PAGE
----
Wood is nowadays increasingly used in structural applications. In fact, the interest of applying renewable resources in structural design is growing due to ecological reasons and energy shortages. In Portugal, wood industries are economically important, as is the case of furniture industries.
The mechanical behaviour of wood is strongly affected by the complex anatomy of the material. From a macroscopic point of view, wood is generally considered as a cylindrically orthotropic material, with the principal axes of orthotropy (L, R, T) given by three directions: longitudinal (L) of the grain, radial (R) of the growth rings and tangential (T) to the growth rings. There are large differences in stiffness, strength and fracture behaviour between these directions. Therefore, the fracture toughness is highly dependent on both the crack propagation direction and the crack plane orientation. Indeed, six different crack propagation systems are usually distinguished: LR, LT, RT, normal to the crack plane.
It is common that notches and cracks in wood structures are frequently subjected to mixed mode loading, which result not only from the imposed structural loads but also from the wood anisotropy. Negligence of mixed mode interaction effects in the design of wood structures may lead to significant errors in strength predictions. Mixed mode criteria are thus of great importance for predicting failure of notched wood components.
To avoid some disadvantages of solid wood related to its great variability and heterogeneity, several engineered wood-based materials have been developed over the years. Many of these materials are produced by cutting solid wood in smaller pieces and bonding them. Moreover, bonding wood can contribute to preserve forests, allowing combinations of several species. Among such reconstituted materials is the glued laminated timber (glulam), which is extensively used in structural applications. Hence, the knowledge of fracture behaviour of wood-wood bonding under mixed loading conditions is a crucial requirement to improve the mechanical efficiency of wood based structures.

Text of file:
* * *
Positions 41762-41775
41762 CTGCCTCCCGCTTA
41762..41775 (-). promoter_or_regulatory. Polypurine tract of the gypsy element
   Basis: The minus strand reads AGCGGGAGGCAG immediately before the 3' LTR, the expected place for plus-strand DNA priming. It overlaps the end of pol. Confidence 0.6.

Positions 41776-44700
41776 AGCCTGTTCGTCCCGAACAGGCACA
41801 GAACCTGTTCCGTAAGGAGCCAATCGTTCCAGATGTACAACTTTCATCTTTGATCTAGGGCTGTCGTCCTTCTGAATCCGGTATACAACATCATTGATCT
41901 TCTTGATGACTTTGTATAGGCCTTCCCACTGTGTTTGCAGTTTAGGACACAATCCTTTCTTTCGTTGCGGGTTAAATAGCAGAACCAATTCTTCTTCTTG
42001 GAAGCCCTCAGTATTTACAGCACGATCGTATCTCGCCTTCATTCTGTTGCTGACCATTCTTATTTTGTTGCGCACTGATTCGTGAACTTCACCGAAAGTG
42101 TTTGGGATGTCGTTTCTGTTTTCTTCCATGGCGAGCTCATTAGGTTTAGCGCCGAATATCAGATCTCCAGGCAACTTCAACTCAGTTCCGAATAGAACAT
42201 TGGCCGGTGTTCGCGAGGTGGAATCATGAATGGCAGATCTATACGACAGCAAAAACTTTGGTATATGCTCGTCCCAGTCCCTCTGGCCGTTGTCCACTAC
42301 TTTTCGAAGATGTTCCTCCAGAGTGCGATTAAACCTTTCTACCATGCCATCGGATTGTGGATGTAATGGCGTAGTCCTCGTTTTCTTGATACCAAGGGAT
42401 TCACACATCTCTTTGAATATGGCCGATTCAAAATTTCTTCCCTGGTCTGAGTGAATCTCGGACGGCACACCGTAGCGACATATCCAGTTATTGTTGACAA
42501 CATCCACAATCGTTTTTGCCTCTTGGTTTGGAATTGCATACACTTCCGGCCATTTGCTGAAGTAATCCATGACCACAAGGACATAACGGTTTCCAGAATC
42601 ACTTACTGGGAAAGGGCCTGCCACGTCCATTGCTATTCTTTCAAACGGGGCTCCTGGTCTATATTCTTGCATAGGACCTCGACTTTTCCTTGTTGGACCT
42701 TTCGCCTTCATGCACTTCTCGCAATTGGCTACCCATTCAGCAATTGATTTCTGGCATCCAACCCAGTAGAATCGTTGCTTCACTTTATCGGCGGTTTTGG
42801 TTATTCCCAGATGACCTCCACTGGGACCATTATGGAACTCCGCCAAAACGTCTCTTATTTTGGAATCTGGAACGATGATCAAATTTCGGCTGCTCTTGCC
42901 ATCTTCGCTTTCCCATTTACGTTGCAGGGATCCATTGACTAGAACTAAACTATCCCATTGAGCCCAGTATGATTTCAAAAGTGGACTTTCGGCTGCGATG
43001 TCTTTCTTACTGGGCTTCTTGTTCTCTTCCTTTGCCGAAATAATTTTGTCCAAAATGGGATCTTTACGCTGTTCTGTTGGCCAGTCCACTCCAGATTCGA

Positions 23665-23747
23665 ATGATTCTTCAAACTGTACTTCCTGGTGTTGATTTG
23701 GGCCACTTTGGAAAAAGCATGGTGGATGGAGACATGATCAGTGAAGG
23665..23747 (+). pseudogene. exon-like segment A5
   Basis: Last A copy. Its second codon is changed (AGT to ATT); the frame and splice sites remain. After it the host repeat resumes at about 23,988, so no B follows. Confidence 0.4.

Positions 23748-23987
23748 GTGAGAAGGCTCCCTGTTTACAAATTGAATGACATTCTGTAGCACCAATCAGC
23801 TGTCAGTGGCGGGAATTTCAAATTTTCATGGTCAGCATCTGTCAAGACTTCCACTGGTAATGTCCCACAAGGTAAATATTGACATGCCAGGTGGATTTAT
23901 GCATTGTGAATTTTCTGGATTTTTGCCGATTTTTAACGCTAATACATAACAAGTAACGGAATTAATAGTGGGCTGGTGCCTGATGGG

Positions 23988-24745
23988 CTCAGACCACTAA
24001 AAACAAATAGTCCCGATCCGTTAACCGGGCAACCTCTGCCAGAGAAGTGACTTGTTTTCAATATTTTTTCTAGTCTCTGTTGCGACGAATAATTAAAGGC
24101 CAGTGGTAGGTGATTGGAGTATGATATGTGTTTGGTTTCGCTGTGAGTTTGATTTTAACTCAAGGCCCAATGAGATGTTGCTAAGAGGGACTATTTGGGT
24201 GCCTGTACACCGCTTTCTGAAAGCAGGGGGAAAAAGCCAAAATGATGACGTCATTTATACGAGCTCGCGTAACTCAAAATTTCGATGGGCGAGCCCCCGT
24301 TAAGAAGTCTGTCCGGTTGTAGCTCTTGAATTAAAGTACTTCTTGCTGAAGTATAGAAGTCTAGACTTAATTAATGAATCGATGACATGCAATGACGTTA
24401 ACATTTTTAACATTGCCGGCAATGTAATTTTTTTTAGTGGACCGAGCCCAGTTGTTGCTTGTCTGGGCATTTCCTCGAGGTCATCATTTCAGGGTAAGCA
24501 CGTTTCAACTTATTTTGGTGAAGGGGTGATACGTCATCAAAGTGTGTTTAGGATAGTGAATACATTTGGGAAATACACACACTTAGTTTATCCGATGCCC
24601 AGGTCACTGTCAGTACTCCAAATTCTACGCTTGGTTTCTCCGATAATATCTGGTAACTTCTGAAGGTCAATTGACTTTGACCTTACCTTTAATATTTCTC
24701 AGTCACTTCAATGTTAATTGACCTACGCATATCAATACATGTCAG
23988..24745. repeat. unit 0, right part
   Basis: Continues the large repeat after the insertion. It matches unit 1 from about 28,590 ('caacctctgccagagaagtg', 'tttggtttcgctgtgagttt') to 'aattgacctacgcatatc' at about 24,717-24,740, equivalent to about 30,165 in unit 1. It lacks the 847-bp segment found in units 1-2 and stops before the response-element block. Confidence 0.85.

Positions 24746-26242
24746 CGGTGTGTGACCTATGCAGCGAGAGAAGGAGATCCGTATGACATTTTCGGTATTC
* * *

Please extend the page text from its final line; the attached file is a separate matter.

The main objective of the proposed research project is the study of mixed mode fracture criteria suitable for wood and wood bonded joints. The following combinations of pure fracture modes will be examined: I-II, I-III and I-II-III. The accuracy of different fracture tests and data reduction methodologies will be first evaluated through finite element analyses. The selected experimental tests will be performed, and the experimental data will be compared with the predictions of existent mixed mode failure criteria. Eventually, new mixed-mode failure criteria will be proposed for wood. This extensive research work is a novelty in the area of fracture mechanics of wood, and even in the area of fracture mechanics of other orthotropic materials.